The Eleventh Circuit Rules that the Disclosure of an SEC Investigation is Insufficient to Plead Loss Causation

The US Court of Appeals for the Eleventh Circuit recently issued an important decision that addresses two types of allegations that plaintiffs routinely rely on to plead loss causation in federal securities fraud cases. In Meyer v. Greene, 2013 US App. LEXIS 4187 (11th Cir. Feb. 25, 2013), the Eleventh Circuit appears to have become the first federal court of appeals to rule definitively that the mere announcement of an investigation by the US Securities and Exchange Commission (“SEC”) followed by a decline in a company’s stock price is insufficient to plead loss causation. The Court also ruled, consistent with decisions from other federal circuits, that a negative third-party analyst presentation is not a corrective disclosure for purposes of pleading loss causation if the presentation is based on publicly available information.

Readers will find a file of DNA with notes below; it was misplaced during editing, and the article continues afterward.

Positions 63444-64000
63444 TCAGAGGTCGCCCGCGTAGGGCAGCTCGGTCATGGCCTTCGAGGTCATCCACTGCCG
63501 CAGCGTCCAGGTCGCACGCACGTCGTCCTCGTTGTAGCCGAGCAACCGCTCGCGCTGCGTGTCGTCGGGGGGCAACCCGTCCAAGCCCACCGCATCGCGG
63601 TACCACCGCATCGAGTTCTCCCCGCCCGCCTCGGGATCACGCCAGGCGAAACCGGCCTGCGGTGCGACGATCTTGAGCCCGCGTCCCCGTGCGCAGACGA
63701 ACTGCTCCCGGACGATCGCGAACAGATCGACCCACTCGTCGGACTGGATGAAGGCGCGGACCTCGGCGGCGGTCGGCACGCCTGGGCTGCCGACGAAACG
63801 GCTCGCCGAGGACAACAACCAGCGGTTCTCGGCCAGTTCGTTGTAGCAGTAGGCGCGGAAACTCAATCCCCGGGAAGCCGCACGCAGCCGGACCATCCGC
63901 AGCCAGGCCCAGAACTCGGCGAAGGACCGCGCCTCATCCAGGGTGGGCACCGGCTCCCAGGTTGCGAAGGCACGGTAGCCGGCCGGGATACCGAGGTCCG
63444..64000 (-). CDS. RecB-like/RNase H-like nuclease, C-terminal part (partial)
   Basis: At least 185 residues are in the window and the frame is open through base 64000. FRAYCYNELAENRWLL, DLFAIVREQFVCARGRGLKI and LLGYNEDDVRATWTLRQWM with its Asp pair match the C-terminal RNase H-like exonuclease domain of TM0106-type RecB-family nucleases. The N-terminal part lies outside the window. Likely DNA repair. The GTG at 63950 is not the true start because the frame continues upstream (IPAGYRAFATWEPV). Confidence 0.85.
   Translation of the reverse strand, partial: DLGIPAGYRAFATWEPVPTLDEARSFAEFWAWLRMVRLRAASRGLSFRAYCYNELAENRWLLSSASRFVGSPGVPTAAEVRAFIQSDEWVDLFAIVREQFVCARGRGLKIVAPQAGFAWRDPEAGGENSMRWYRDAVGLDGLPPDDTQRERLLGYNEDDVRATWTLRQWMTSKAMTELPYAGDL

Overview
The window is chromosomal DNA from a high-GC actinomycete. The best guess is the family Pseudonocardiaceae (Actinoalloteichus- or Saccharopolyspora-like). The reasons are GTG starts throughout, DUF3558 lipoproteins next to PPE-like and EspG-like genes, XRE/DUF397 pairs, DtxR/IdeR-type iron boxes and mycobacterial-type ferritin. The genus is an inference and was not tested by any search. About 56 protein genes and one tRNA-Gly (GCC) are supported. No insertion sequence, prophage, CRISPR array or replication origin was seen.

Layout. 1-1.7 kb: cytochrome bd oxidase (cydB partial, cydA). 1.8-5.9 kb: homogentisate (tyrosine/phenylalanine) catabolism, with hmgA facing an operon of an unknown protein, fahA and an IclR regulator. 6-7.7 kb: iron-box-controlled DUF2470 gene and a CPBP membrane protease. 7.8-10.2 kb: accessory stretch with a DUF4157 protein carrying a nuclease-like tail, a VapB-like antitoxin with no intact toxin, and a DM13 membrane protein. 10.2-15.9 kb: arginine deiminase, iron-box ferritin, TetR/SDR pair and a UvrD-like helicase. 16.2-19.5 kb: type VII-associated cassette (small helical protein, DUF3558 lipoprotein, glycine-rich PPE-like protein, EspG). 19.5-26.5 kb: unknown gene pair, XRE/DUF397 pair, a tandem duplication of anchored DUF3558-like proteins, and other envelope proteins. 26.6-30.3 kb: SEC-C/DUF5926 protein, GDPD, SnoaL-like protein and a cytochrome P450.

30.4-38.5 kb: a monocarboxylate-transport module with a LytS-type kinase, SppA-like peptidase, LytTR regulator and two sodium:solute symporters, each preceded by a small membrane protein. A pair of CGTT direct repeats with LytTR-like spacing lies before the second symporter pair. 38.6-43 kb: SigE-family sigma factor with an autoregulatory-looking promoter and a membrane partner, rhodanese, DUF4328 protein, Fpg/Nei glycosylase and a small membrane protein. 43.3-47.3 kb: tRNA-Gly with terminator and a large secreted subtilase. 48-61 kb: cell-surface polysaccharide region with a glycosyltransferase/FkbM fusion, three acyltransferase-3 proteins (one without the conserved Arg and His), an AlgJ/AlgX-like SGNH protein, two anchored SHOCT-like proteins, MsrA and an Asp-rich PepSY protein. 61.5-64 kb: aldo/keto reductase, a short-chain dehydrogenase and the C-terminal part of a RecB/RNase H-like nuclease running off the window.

The St. Joe Company (“St. Joe” or the “Company”) is one of the largest real estate development corporations in the State of Florida. The plaintiffs asserted that, despite extensive public knowledge of declining real estate prices, the Company made material misstatements and omissions in its SEC filings by overstating the value of its real estate holdings and failing to record impairment charges on its assets.

The plaintiffs claimed that the truth about St. Joe’s overstated real estate holdings began to emerge on October 13, 2010, when David Einhorn, a prominent hedge fund investor, gave a presentation at an investor conference entitled “Field of Schemes: If You Build It, They Won’t Come” (the “Einhorn Presentation”). In the presentation, Einhorn suggested that St. Joe’s assets were significantly overvalued and should be written down. During the next two days of trading, St. Joe’s stock price declined approximately 20% on unusually high volume.

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